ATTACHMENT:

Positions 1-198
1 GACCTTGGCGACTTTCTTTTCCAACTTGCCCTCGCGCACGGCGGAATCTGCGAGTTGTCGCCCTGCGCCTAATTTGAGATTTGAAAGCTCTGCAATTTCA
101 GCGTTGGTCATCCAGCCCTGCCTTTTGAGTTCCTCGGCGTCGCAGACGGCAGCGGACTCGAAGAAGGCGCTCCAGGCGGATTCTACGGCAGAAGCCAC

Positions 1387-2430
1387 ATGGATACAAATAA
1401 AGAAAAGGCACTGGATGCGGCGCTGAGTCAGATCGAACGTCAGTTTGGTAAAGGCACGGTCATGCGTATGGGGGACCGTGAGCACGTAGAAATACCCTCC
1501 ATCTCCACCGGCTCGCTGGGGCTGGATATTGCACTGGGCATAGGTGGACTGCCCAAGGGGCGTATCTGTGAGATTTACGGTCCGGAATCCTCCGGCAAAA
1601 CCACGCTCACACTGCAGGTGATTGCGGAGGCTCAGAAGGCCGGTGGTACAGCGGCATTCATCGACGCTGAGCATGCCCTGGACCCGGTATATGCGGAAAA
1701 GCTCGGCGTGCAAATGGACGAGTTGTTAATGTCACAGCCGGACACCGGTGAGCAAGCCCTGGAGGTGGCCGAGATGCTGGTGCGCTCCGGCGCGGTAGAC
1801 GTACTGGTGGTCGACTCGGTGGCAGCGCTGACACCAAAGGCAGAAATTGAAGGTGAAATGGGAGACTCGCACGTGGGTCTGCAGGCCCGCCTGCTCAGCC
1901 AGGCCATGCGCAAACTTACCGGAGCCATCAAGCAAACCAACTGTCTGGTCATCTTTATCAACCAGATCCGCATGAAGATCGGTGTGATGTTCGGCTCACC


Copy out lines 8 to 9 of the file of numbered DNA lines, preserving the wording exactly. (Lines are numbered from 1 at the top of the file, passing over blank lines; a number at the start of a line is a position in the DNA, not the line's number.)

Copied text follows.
1601 CCACGCTCACACTGCAGGTGATTGCGGAGGCTCAGAAGGCCGGTGGTACAGCGGCATTCATCGACGCTGAGCATGCCCTGGACCCGGTATATGCGGAAAA
1701 GCTCGGCGTGCAAATGGACGAGTTGTTAATGTCACAGCCGGACACCGGTGAGCAAGCCCTGGAGGTGGCCGAGATGCTGGTGCGCTCCGGCGCGGTAGAC